You’ve been hiking a while now. You enjoy it and, if you may be so bold, you think you’re pretty good at it. Okay, maybe you won’t be hiking Everest anytime soon. But you are ready for something more challenging. Perhaps a lot more challenging.
Fortunately, you live in North Carolina, where the Southern Appalachians and some smaller but feisty isolated mountains offer some pretty good challenges.
I’m going to share five of those more challenging hikes. But before I do, a quick caveat, borrowed from the climbing community: A successful climb isn’t about making it up the mountain, it’s about making it up – and back down. That said, we offer a Plan B for each hike, an option you can take if it’s just not your day. An option you can still take pride in achieving.
One more caveat: If you’re pushing your hiking envelope with these hikes, do not do them alone. These are all strenuous trails, with challenges you may not have encountered on easier solo hikes near home.
1. Doughton Park, Blue Ridge Parkway, Roaring Gap
4.5-mile hike (one-way), gaining 2,400 vertical feet
Most folks familiar with hiking at Doughton Park are familiar with the Mountains-to-Sea Trail (a k a, Bluff Mountain Trail). It runs for 7.5 miles through rolling ridge-line meadows along the crest. But the MST’s just the tip of the iceberg.
Doughton Park has 30 miles of trail, including four trails that snake up the face of the Blue Ridge Escarpment from the Longbottom Road trailhead. One of those trails is Cedar Ridge, which climbs with gusto from the get-go for the first half mile or so, then relents, somewhat, as it continues 4 miles and 2,400 vertical feet up to the MST.
Of course, once you get to the top, you’ve got to come back down. You can either reverse course or come down the Bluff Mountain Primitive, Grassy Gap or Flat Rock Ridge trails, for loops of up to 18 miles.
Plan B: Since you won’t be hiking alone (see caveat No. 2, above), plan to leave a car at the top. If you need it when you get there, great. If you don’t, it’s a good excuse to experience the Blue Ridge Parkway upon your return.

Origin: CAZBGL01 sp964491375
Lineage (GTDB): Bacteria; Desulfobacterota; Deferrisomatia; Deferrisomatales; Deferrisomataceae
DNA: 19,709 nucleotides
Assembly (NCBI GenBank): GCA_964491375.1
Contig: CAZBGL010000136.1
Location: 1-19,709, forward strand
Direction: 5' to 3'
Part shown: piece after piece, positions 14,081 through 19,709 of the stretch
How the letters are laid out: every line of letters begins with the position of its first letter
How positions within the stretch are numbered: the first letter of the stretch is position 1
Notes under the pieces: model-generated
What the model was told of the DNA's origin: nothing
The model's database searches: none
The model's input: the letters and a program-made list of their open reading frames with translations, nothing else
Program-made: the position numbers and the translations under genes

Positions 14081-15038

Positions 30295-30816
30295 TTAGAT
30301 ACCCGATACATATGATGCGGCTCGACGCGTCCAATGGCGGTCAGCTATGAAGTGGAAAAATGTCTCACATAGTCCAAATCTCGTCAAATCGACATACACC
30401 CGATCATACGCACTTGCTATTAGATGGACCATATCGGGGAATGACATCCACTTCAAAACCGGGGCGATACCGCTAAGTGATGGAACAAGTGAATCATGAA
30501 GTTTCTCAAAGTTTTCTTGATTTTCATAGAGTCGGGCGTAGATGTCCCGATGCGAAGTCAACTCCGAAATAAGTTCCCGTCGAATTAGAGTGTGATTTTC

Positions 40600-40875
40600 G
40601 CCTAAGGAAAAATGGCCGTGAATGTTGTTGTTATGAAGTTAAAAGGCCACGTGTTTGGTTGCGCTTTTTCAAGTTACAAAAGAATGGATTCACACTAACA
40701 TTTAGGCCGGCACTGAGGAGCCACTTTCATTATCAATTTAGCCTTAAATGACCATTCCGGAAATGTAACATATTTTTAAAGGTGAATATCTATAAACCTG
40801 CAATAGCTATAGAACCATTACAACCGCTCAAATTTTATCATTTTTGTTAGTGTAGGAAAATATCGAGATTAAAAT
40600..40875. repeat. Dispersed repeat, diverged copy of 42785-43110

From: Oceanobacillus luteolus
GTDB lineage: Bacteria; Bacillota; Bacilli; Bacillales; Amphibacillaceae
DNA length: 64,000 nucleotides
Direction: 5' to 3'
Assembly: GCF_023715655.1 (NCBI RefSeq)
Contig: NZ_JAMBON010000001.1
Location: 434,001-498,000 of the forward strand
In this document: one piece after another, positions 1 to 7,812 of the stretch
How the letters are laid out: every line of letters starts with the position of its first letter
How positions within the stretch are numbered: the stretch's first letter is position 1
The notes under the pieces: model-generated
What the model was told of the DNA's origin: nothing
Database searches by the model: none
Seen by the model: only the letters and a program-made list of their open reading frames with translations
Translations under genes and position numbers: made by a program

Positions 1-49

2. Mount Mitchell Trail, Mount Mitchell State Park, Burnsville
5.6 miles (one way), 3,700 feet of elevation gain
When anyone asks for a tough regional hike to train for a mountain hike out west, the Mount Mitchell Trail is our first suggestion. The hike begins in a Southern Appalachian hardwood forest near the Black Mountain Campground and climbs, climbs, climbs. Its effective use of switchbacks eases some of the pain, though two stretches, both less than a half mile, eschew the courtesy of a moderated ascent and just plough uphill.
Your first goal on this trip: the boreal forest that begins to show itself above 5,500 feet. By the time you summit 6,684-foot Mitchell, the highest point east of South Dakota’s Black Hills, you’re full-bore boreal and the temperature has dropped a good 15 degrees from the start. Pack a fleece (yes, even in summer).
Plan B: As is the case at Doughton Park, what goes up must come down, though you can elect to come down via a shuttle car parked in the State Park. If you go that route, consider tacking on the 2-mile out-and-back from Mitchell to Mount Craig, a rocky rollercoaster of a trail.
3. Indian Creek to Moore’s Knob, Hanging Rock State Park, Danbury
8.3 miles (one way), 1,700 vertical feet
Don’t discount the Piedmont when it comes to challenging hikes with elevation. One of our favorite hikes in the state, period, is this hike in the ancient Sauaratown Mountains range bookended by Pilot Mountain to the west and Hanging Rock to the east.